I borrowed ‘Holiness’ by J. C. Ryle from my friend Dan recently, and have been thoroughly enjoying it. It includes this pearl of a quote on the first page of the Introduction:
Sound Protestant and Evangelical doctrine is useless if it is not accompanied by a holy life. It is worse than useless: it does positive harm. It is despised by keen-sighted and shrewd men of the world, as an unreal and hollow thing, and brings religion into contempt.
Obviously, I think he is right. But it goes deeper than the old ‘faith without works is dead’ chestnut. Everyone would agree that head knowledge that isn’t lived out is a terrible thing. Our Lord was scathingly critical of religious hypocrites. But I fear that my church (and perhaps other evangelical churches) may be in danger of falling into a similar trap, obviously without intending to. I think there is a tendency for holiness to be misrepresented as an energetic feeling that makes you want to be involved in more and more activities without ever growing weary or tired.
I occasionally talk to Christians who see our church as divided into superstars and outsiders. Being outsiders themselves, they look in at the superstars who seem to have boundless energy and time to give to the church. The superstars are at every church social occasion; they appear up the front in church; seem to be good personal friends with the pastoral staff; they lead bible studies, are on the welcoming roster, and are always smiling, friendly, happy and good.
Meanwhile the outsiders know that they struggle. They feel so exhausted at the end of the week that if feels like a mammoth effort just to make it to home group and Church. They don’t feel like good people. They feel resentful of the repeated pleas to get involved and do more—sign on to this roster, attend this event, invite your friends to that seminar, read more, pray more, meet up with more struggling Christians. And then they feel guilty about feeling resentful and about all the good things that they’re not doing.
I know a few who have become so discouraged that they start to question whether they really are a Christian. “I don’t feel loving towards that person who annoyed me, perhaps I’m not a Christian.” “I’m not good all the time like those superstars, maybe I’m not really a Christian.” “It’s been weeks since I really looked at my bible and I only seem to pray when I’m in a crisis, maybe I haven’t really been converted; maybe that’s why I don’t feel like I have the Holy Spirit.”
Of course, there are a myriad of factors contributing to this. For example, It’s just plain difficult to establish a sense of community in a large church. Further, some people treat church as just another service provider, and whine when the church doesn’t change itself to suit their needs. But there is another passage from J. C. Ryle that got me thinking:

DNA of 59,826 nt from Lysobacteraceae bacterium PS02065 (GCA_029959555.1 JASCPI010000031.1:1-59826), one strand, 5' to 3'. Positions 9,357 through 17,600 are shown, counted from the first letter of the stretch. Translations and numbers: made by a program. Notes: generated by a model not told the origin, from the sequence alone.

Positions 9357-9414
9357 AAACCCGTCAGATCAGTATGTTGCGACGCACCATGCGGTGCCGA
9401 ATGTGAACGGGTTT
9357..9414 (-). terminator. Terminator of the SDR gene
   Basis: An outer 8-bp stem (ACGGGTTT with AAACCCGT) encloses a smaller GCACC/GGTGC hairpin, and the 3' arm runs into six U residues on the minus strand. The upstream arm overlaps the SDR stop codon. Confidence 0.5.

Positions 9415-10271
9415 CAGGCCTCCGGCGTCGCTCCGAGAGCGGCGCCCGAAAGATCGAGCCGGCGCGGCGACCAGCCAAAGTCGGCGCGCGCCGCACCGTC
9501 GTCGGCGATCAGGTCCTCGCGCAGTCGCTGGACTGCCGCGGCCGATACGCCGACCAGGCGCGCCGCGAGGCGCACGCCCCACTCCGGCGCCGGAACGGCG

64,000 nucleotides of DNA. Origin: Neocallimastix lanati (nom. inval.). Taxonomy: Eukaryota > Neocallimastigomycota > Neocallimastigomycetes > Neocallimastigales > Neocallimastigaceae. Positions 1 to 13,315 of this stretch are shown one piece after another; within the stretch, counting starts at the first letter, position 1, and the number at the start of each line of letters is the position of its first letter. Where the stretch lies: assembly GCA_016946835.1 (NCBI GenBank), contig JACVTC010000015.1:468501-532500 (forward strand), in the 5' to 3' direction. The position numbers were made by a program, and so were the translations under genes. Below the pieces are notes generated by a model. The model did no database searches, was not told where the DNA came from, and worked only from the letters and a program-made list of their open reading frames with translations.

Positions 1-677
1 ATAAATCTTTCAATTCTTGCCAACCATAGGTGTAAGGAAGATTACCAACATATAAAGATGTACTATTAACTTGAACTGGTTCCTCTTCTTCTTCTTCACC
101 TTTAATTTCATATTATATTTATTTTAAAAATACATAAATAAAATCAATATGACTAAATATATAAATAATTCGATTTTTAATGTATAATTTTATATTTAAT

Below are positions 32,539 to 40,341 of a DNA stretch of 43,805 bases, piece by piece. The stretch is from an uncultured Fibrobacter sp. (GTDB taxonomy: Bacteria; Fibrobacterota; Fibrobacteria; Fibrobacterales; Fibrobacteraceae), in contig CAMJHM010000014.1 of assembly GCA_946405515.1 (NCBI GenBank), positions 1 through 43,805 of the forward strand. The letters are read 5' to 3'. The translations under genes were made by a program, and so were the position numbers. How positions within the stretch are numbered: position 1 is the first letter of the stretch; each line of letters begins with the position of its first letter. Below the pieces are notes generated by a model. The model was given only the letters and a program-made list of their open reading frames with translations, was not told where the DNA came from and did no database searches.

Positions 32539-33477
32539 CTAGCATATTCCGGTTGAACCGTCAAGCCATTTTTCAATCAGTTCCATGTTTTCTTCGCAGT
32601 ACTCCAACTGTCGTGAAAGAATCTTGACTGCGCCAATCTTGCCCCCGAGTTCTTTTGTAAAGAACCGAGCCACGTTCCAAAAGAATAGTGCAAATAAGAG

True holiness, we surely ought to remember does not consist merely of inward sensations and impression. It is much more than tears, and sighs, and bodily excitement, and a quickened pulse, and a passionate feeling of attachment to our own favourite preachers and our own religious party, and a readiness to quarrel with everyone who does not agree with us. It is something of “the image of Christ”, which can be seen and observed by others in our private life, and habits, and character and doings.
At our church, I think the older Christians know this, but we fail to demonstrate it, and also fail to tell it to the younger christians who feel like outsiders. People get the impression that holiness is about doing things, and feeling warm, loving feelings. It seems especially to do with being involved in church activities. But it is not. As Packer wrote similarly, true holiness is knowing God, not knowing about God. Similarly, evangelism is most effective when we show people God, rather than show them how much we know about God.
I long to have that kind of relationship with the Lord that shows itself in everything I do or say, and makes others long to know him better too. But I look at how I live and how I relate to others and I despair. I’m not holy enough. Thankfully, however, I know that God has a holiness program already in place:
And we know that in all things God works for the good of those who love him,who have been called according to his purpose. For those God foreknew he also predestined to be conformed to the likeness of his Son, that he might be the firstborn among many brothers. (Romans 8:28-29)
In the meantime, I wish I was better able to help people understand that knowing God and being a Christian is not about being like the superstars. It’s not about doing more things or smiling at more people, or even bringing more people to Christ. It’s about loving the one who loved us so much that he sent his Son for us. Yes, a lot of the time that will require me to do things I don’t feel like doing. Yes, I need to be self-disciplined and establish good habits. Yes, there will be times when I am infuriated. But being a Christian is like being married. People expect it all to run on feelings and be blisfully easy like it was when they first fell in love. But in reality it takes hard work and commitment. The end result, however, is well worth it.